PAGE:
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MPs on October 12 will consider a proposal to make the “production, sale and use of cannabis legal,” reports Jon Stone at The Independent.
The debate is being held in response to an official petition on the Parliament website which has received more than 213,000 signatures as of Wednesday.
The debate, which will take place in Westminster Hall, will be led by Labour MP Paul Flynn, a member of the Parliament petition committee. Flynn previously called for the legalization of marijuana for medical use, introducing a bill to do so in 1999 and supporting another along with Liberal Democrat MP Tom Brake in 2008.
Fifteen years after Nevada voters approved the legalization of medical marijuana, the first dispensary opened its doors August 24 in Clark County. The southwest Las Vegas shop is allowed, under state law, to serve tourists who are registered medical marijuana patients in their home states, as well as Nevada residents.
“We’ve been so busy, there are lines around the corner at some times of the day,” said Darlene Purdy, managing director at Euphoria Wellness, reports Sarah Feldberg at Travel Weekly. Purdy said the dispensary has seen more than 100 patients a day.
“Patients are so happy,” she said. “Some people have been waiting 15 years for this.”
As long as out-of-state visitors are registered medical marijuana patients at home, with a valid authorization and government-issued ID, they are welcome to buy medical marijuana during their Vegas vacation.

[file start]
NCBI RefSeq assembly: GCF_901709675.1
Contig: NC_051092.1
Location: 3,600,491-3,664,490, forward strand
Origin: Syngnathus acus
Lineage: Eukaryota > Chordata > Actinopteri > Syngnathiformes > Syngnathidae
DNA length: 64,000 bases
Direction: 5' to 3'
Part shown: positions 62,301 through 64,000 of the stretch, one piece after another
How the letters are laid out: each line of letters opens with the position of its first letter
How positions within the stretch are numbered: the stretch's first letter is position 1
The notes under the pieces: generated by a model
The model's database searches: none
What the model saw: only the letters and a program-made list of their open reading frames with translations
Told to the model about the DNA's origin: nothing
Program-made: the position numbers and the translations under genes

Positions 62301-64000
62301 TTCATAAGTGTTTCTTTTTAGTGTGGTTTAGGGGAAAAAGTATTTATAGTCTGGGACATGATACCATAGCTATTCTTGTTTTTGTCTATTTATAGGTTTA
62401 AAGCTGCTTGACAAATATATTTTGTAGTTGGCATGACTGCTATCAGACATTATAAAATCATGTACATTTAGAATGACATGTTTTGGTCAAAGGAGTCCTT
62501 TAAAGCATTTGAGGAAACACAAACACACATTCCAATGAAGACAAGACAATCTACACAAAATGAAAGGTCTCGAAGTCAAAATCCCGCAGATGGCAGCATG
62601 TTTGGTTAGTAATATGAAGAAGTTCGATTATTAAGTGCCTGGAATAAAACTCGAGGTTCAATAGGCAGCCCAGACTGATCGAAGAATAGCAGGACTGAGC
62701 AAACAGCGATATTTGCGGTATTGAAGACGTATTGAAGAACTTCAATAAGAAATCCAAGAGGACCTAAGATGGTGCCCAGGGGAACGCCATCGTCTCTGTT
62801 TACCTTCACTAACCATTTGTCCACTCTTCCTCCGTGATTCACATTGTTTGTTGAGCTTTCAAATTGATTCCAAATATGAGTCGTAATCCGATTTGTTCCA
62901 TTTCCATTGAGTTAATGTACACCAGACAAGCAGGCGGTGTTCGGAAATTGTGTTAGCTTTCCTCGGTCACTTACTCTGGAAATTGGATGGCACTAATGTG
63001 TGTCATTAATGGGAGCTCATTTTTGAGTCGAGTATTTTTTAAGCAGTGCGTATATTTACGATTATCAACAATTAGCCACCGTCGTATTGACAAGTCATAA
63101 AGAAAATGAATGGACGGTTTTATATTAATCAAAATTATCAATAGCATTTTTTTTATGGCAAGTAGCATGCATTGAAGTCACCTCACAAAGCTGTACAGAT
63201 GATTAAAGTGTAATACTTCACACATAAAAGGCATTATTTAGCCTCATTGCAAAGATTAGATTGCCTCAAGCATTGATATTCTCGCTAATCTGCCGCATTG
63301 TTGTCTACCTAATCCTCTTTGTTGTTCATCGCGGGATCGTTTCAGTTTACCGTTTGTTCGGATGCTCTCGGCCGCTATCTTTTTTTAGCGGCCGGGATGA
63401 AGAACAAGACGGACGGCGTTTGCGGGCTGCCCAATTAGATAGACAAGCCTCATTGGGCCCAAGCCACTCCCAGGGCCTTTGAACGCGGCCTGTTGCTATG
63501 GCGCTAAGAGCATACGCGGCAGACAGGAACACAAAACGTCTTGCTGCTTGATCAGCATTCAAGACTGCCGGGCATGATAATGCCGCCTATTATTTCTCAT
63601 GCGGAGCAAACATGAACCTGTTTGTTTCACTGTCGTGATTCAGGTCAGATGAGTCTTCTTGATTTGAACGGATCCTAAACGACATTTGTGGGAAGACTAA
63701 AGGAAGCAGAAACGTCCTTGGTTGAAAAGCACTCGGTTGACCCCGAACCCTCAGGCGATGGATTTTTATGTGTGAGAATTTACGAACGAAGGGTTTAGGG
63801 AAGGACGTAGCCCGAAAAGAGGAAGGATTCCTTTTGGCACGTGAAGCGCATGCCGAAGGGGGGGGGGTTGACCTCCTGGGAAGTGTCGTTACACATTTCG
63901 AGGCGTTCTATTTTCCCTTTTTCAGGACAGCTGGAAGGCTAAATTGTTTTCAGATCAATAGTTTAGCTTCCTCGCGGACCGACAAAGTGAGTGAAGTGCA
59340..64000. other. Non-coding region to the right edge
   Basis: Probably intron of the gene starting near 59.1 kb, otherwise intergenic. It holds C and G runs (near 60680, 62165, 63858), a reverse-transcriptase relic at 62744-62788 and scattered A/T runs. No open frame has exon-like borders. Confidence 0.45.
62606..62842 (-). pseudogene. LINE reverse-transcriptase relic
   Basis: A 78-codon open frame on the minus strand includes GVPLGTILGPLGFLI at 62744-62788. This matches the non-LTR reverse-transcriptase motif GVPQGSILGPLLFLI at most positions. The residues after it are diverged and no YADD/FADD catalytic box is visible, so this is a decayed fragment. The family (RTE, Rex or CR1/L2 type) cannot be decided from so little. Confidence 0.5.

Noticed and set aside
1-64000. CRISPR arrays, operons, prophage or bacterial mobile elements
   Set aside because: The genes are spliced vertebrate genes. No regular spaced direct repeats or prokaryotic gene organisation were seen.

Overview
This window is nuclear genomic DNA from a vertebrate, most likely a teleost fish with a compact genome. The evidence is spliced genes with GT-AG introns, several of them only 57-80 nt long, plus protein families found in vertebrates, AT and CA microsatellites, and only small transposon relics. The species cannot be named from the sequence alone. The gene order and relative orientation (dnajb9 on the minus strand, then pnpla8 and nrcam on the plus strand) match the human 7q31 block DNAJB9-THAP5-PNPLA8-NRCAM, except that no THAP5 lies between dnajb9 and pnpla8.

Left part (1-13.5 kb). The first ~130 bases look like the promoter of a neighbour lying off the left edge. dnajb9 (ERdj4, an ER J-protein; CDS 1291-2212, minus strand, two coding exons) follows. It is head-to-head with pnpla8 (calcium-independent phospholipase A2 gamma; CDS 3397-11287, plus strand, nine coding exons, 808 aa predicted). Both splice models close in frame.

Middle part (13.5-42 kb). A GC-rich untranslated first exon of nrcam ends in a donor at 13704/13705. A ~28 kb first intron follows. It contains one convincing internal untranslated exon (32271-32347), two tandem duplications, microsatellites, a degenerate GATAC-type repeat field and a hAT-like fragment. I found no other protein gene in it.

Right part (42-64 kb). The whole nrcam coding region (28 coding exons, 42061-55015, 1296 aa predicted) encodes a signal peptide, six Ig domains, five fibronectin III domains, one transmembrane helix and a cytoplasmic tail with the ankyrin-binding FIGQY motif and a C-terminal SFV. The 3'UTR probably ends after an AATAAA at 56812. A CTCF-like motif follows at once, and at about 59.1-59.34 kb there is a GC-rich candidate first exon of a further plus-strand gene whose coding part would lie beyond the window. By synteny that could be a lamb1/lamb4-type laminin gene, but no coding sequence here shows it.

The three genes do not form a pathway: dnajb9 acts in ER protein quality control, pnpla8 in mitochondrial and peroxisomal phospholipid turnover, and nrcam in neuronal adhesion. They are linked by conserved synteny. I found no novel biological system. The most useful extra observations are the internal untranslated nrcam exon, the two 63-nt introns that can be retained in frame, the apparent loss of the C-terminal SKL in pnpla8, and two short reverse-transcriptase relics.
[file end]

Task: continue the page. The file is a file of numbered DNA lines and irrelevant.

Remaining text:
The plight of marijuana lifers has received new attention since the release last week of Jeff Mizanskey, who had been one of them, reports Tony Dokoupil at MSNBC.
“Man, I feel great,” Mizanskey, now a great-grandfather after serving more than 20 years in prison, said as he looked at his first weekend as a free man in two decades. His sentence was commuted in May from life without parole to simple life, and last week he walked out of a maximum security prison in Missouri.
Mizanskey was sentenced in 1996 for trying to distribute six pounds of Mexican weed. There was no violence involved, but he had two previous convictions for the possession and sale of marijuana totaling 10 ounces.
More and more Americans have come to realize that the War On Drugs is a colossal failure — but presidential contender Hillary Clinton doesn’t seem to be one of those. Hillary seems unlikely to end that futile war and the mass incarceration which results from it, due to her ties to the prison lobby.
The pattern of mass incarceration triggered by the Drug War has resulted in the arrests of millions of otherwise law-abiding Americans, and has unfairly targeted the economically disadvantaged and people of color, reports Romain Bonilla at Marijuana Politics.
Clinton has stayed mostly silent on the failures of current drug policies during her presidential campaign. She has historically been opposed to marijuana decrim, and despite voters confronting her on multiple occasions, has failed to clarify her current stance on cannabis policy.
The the 1990s, Hillary favored harshly punitive sentences to deter people from violating drug laws, including “Three Strikes” measures which proved both disastrous and unconstitutional.
New federal Drug Enforcement Administration head Chuck Rosenberg in a TV interview last week called marijuana “dangerous” and added, “If we come up with a medical use for it, that would be wonderful. But we haven’t.”